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Remembering Hadley Hall, Humanitarian, Equality Leader and Founder
of On Lok 30th Street Senior Center

A fierce champion for seniors and home health workers, he created the first multipurpose senior center to provide meals and social services.

Our community is mourning the loss of Hadley Hall, founder of On Lok 30th Street Senior Center and a leading advocate for underserved seniors, home health workers, and the LGBTQ community. Mr. Hall passed away on August 10 following a brief illness at the age of 87.

Mr. Hall, a social worker, created San Francisco Home Health Services (SFHHS), a nonprofit organization, where he founded the groundbreaking 30th Street Senior Center in 1979, in response to the unmet needs of older adults in the community. Working closely with the center’s seniors and volunteers, Mr. Hall created home-delivered and congregate meal, adult day health, and home care programs, all while advocating for living wages and better working conditions for home health workers.

Through his advocacy of senior healthcare and social services, Mr. Hall worked closely with our founder Marie-Louise Ansak to grow the possibilities of improving elder care. 30th Street Senior Center became a part of On Lok’s family of senior services in 1995. “Though he was always shy to admit it, the 30th Street Senior Center simply wouldn’t exist in its current form without Hadley. It was always a labor of love for him and he was their advocate,” said Grace Li, CEO of On Lok. “Thanks to 30th Street Senior Center’s social activities and nutrition and wellness programs, millions of dollars have been saved on healthcare spending, with fewer emergency room visits, hospital stays and medications. Hadley truly was one of a kind and we’re going to miss him very much.”

One of Mr. Hall’s enduring legacies was the creation of a nutrition program that dignified meals and seniors, while addressing senior hunger and social isolation. “The first grant proposal San Francisco Home Health submitted to the Office on Aging [now Department of Disability and Aging services] included hot community meals for the dining room, a small home-delivered meal route, and a senior-run activities program. Hadley knew that a hot, nutritious meal was critical to help seniors achieve any degree of health and well-being and if it could be served on real china plates with fresh cut flowers on the table, even better,” said Director of On Lok WELL Senior programming Valorie Villela, who was hired by Mr. Hall as the center’s first nutritionist and later served as the center’s director for over three decades. Today, On Lok Mission Nutrition is the second largest home-delivered meals provider in San Francisco, serving an average of 20,000 takeout and home-delivered meals a month since the beginning of the pandemic out of its home base at On Lok 30th Street Senior Center.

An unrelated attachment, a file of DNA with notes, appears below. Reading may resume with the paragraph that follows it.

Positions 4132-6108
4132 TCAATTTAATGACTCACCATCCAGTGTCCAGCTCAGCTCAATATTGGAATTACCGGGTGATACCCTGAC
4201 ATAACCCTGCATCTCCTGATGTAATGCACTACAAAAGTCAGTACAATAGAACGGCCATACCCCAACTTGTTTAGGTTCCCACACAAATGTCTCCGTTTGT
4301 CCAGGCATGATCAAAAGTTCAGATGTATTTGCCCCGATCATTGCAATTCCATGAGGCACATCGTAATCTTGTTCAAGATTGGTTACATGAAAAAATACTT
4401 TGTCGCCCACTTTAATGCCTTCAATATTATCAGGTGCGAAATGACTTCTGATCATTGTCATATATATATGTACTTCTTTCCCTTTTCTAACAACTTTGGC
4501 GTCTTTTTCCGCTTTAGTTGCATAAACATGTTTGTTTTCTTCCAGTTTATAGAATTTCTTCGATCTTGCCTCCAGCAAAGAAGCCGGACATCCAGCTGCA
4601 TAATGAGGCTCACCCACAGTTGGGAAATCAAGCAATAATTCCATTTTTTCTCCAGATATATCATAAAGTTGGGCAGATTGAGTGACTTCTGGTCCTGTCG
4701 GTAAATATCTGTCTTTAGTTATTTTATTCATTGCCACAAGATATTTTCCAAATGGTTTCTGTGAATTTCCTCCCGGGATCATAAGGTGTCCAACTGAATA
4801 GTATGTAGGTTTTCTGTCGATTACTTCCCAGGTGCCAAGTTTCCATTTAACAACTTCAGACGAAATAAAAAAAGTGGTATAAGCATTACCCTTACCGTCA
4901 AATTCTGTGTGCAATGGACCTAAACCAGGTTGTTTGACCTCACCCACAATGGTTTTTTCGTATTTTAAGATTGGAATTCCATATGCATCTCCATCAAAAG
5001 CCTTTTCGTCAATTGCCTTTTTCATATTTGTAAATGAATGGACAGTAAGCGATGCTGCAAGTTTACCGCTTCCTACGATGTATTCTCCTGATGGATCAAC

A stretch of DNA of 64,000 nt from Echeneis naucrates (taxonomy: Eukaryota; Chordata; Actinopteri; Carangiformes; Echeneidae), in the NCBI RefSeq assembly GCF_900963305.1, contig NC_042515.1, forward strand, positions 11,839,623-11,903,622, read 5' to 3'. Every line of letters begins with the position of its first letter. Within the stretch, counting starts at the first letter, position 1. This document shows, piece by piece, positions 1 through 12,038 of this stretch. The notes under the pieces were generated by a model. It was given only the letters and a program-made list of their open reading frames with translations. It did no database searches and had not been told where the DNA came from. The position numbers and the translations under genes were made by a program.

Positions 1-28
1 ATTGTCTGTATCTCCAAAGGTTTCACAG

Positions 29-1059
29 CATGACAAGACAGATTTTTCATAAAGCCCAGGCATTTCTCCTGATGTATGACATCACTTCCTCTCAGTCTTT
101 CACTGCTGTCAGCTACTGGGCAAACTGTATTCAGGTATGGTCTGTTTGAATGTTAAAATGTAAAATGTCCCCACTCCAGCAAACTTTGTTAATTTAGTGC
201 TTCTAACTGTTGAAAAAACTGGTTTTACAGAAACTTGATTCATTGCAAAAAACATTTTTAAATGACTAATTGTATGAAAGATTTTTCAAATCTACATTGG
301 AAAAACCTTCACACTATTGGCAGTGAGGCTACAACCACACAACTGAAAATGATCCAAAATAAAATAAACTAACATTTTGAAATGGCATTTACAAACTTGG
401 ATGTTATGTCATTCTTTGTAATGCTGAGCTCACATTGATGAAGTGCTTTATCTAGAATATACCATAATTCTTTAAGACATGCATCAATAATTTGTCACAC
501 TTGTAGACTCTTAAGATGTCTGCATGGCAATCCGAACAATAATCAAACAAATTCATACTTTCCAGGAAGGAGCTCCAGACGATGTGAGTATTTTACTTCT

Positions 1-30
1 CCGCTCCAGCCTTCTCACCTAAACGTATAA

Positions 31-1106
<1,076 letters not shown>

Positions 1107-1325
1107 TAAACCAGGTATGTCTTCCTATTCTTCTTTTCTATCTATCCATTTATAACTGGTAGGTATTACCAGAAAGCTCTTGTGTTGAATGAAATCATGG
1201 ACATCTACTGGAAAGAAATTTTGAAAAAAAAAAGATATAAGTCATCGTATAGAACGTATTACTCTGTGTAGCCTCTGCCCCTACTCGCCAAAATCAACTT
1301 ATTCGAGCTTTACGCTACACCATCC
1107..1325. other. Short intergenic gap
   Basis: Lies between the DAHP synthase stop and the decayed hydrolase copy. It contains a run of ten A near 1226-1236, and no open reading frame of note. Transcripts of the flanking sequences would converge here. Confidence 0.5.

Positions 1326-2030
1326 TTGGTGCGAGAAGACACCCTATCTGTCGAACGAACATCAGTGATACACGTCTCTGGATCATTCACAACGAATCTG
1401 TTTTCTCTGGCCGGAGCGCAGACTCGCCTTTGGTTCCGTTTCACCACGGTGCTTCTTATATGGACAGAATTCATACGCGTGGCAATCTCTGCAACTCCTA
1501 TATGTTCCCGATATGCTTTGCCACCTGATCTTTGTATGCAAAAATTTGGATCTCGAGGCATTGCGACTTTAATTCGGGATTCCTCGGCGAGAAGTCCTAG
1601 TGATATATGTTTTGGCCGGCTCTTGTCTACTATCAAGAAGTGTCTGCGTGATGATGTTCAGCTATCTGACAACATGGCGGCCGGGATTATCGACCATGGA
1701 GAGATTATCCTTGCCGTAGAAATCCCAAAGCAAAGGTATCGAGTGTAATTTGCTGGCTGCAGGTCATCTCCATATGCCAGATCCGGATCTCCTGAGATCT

Mr. Hall was also a towering and beloved figure in the LGBTQ senior community in San Francisco. During the AIDS crisis, he created Coming Home Hospice, the first residential AIDS hospice in the nation, providing care and support for people with AIDS and/or other terminal illnesses. He also contributed his experience and determination to help LGBTQ seniors age independently at home instead of often-unwelcoming nursing homes, helping to lay the foundation for Openhouse, the San Francisco nonprofit that provides much-needed housing and services for LGBTQ seniors, of which he was a longtime board member.

Through his work for seniors and the LGBTQ community, Mr. Hall became a staunch supporter of home health workers. Linda Edelstein started out as an employee of Mr. Hall’s at SFHHS and later served as manager of Coming Home Hospice for a decade. She remembers how Mr. Hall advocated for and obtained the first In-Home Support Services contract with the city, working closely with then mayor Art Agnos. “He really pushed for benefits for the workers. He fought and got legislation for better pay, benefits, and job security,” said Edelstein. “He had great respect for all people and did what he could to elevate their dignity. In the 1970s, he identified enthusiastic home-makers who wanted to go back to school and supported their undergraduate and then graduate studies, so they could get their master’s degree in social work.”

Mr. Hall served as CEO for SFHHS and Hospice of San Francisco until his retirement in 1986, but he never stopped leading advocacy for seniors, home health workers, and the LGBTQ community. His legacy includes major contributions to address ageism and homophobia in city services, especially those expressly designed for seniors. Until his passing, he was an active adviser and volunteer with both On Lok and Openhouse. He was instrumental in bringing the dream of a LGBTQ+ senior community to life at the Openhouse campus on Laguna Street, where Openhouse and On Lok are set to launch a program of senior services for LGBTQ seniors this year. In 2014, Mr. Hall received the Norma Satten Community Service Award.

A native of North Dakota, at the age of nine Mr. Hall moved with his family to Washington, where he grew up and attended undergraduate college. He relocated to San Francisco in 1960 and earned a Master of Social Work from the University of California, Berkeley. He is survived by his husband of 60 years, Warde Laidman, who was the executive director of Family Service Agency and also a social worker.

On Lok and Openhouse, will observe a celebration of Mr. Hall’s life in 2021 once it is safe to gather socially.

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